But the real power of the script came in the writers’ ability to tell a story. Again, so many new writers focus on how to string words together. And it's not that that isn’t important. It is. But it's not nearly as important as telling the story and keeping the reader interested.

Right away, we hear about these "breathers." The way the family talks about them, you’d think that the devil himself was hunting them. And yet we don’t know what they are yet because the writers have chosen to make them a mystery. Well guess what? That mystery is a storytelling device to keep us, the reader, interested. We will keep reading until we see these breathers for ourselves.

Then there was the smoke that went up through the ventilation shaft. We knew that the breathers might see this and possibly find them. So from the moment that smoke went out, we’re in a deep state of anticipation as we hope against all hope that they’re not going to show up. That's storytelling. You manipulate the plot in such a way where the reader *has* to read on because they *have* to find out what happens next.

And then there were, of course, the set pieces of the script. For a movie this small in scope, the set pieces are incredibly well-crafted. What I loved about the brothers was that they knew when they had a high-impact scene, and they milked the hell out of it.

Too many writers extend scenes that have no business being extended. You only want to milk scenes if the set-up is big, the stakes are high, and the situation is compelling. There's a scene, for example, where the escaped smoke has caused the leaves hiding their doorway to blacken with soot. This means that the parents have to go topside to replace them with fresh leaves in order to stay hidden. So they do, leaving Zoe alone in the shelter.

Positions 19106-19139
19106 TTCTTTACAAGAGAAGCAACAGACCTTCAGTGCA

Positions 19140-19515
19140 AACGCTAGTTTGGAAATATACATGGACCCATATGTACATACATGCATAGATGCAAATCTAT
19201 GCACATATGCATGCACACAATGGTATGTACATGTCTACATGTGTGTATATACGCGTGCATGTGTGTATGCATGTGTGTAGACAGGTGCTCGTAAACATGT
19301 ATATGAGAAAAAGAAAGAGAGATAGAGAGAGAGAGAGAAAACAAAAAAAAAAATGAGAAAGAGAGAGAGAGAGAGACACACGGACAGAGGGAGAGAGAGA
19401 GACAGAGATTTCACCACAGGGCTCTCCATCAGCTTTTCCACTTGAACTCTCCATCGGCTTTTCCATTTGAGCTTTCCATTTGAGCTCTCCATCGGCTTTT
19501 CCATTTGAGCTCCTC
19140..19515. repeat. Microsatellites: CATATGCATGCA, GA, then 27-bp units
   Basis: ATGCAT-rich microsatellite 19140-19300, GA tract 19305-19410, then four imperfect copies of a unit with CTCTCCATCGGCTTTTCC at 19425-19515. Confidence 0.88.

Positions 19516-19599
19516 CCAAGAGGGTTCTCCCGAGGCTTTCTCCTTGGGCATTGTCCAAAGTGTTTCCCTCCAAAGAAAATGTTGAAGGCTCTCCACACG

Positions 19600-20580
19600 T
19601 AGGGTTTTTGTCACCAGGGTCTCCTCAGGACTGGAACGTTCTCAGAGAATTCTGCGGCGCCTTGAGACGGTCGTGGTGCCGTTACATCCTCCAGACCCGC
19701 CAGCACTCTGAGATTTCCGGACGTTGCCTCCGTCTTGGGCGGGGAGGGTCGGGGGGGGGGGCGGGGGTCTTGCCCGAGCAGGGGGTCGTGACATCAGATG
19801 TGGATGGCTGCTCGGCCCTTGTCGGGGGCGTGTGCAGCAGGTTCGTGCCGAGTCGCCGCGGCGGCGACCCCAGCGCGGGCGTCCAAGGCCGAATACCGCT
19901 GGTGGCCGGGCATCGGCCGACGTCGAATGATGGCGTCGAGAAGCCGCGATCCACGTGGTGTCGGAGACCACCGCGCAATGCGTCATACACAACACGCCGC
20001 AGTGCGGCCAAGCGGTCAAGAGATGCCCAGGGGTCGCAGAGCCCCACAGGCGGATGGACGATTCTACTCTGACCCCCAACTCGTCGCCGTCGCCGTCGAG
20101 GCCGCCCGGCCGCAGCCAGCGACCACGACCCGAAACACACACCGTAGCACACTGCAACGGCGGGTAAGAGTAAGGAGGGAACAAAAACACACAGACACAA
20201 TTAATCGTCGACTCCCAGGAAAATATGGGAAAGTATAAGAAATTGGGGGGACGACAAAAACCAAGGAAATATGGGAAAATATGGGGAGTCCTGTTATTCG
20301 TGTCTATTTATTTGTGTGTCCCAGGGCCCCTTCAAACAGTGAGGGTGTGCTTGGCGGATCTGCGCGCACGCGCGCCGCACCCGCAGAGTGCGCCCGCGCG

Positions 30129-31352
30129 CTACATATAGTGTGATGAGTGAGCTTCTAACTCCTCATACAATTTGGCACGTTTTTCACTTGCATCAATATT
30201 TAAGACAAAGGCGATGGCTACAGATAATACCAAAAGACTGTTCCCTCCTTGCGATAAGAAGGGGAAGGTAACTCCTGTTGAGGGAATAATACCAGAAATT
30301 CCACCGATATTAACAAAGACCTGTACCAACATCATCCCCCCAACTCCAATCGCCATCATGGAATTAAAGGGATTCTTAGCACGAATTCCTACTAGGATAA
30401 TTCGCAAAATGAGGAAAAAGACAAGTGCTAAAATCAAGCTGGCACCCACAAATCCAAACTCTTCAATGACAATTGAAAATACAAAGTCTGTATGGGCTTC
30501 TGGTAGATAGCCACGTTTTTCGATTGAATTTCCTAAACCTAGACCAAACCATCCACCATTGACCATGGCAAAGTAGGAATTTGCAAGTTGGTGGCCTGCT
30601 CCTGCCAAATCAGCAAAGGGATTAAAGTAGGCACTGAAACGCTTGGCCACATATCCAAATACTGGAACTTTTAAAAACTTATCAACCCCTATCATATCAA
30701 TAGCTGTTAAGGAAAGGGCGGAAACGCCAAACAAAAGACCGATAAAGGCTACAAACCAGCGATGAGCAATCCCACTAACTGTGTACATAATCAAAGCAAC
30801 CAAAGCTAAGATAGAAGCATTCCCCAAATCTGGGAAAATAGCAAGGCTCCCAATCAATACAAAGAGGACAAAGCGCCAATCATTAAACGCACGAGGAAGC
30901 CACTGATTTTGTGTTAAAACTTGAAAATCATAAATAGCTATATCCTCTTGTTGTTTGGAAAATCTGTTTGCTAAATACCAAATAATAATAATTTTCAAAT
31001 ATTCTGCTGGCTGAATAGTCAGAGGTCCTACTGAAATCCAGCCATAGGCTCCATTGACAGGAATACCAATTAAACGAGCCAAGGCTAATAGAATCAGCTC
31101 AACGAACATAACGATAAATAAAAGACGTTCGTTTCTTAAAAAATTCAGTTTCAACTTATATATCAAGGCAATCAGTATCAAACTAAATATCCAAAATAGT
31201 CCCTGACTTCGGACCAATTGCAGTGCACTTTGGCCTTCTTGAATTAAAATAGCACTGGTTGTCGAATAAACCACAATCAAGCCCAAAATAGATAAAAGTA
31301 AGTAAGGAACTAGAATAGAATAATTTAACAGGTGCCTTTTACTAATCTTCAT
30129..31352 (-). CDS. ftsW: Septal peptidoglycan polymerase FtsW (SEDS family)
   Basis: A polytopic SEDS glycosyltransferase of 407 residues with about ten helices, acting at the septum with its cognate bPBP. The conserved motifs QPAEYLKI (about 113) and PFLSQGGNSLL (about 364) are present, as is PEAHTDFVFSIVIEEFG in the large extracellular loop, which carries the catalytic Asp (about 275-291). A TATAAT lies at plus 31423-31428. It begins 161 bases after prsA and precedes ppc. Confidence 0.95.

This is the exact kind of scene you want to milk. You’ve set up a dangerous situation. The stakes are through the roof (literally). You’ve left your youngest character alone. Go to town with this scene. Zoe watches them, for example, from the underground “periscope,” and thinks she sees breathers running towards them. She has to warn them, but has no way to. We cut back and forth between the breathers getting closer and Zoe trying to open a hatch she’s not strong enough to open. The brothers milk every second of this scene, and appropriately so, as it’s the perfect kind of scene you want to milk.

What’s really impressive is they have about five of these sequences throughout the script, all about 10 pages long, all of which move like the Chicago wind. Truthfully, I was shocked at how quickly the brothers were able to make such a tiny movie move so fast.

For me, this was a guaranteed impressive through the first two acts. However, while I liked the twist ending, I’d heard there was a twist ahead of time, so I was anticipating something a little flashier. Unfortunately, while the twist did its job, it didn’t quite live up to the expectation in my head. Don’t get me wrong. It was cool. It just wasn’t “fall out of your seat” cool.

So even though that brought it down a notch, this is one of the better horror scripts I've read in a while. It's a little different. The characters are compelling. The writing is great. You just don't see all of those things in a horror script these days. For that, I commend these guys. A job well done!

[ ] Wait for the rewrite
[ ] wasn’t for me
[xx] worth the read
[ ] impressive
[ ] genius

What I learned: Show and Tell. Any good screenwriter will tell you to SHOW things, not TELL things. But there’s actually a way to show while telling, and I call it the “Show and Tell.” Here, on page 10, the brothers want to establish how many days the family has been down here. So they highlight hundreds of marks on the wall (this is them showing). Zoe then asks how many days they’ve been down here. Claire answers, “Count for yourself.” Zoe counts, and tells us the number (301). So technically, since there’s a discussion about the days, we’re telling. But the conversation is motivated by a ‘showing,’ the walls. So it's a combination of the two. Which is way better than someone going, “Man, if we hadn’t been down here for 300 long days already…” which, believe it or not, is the kind of clunky exposition I read all the time.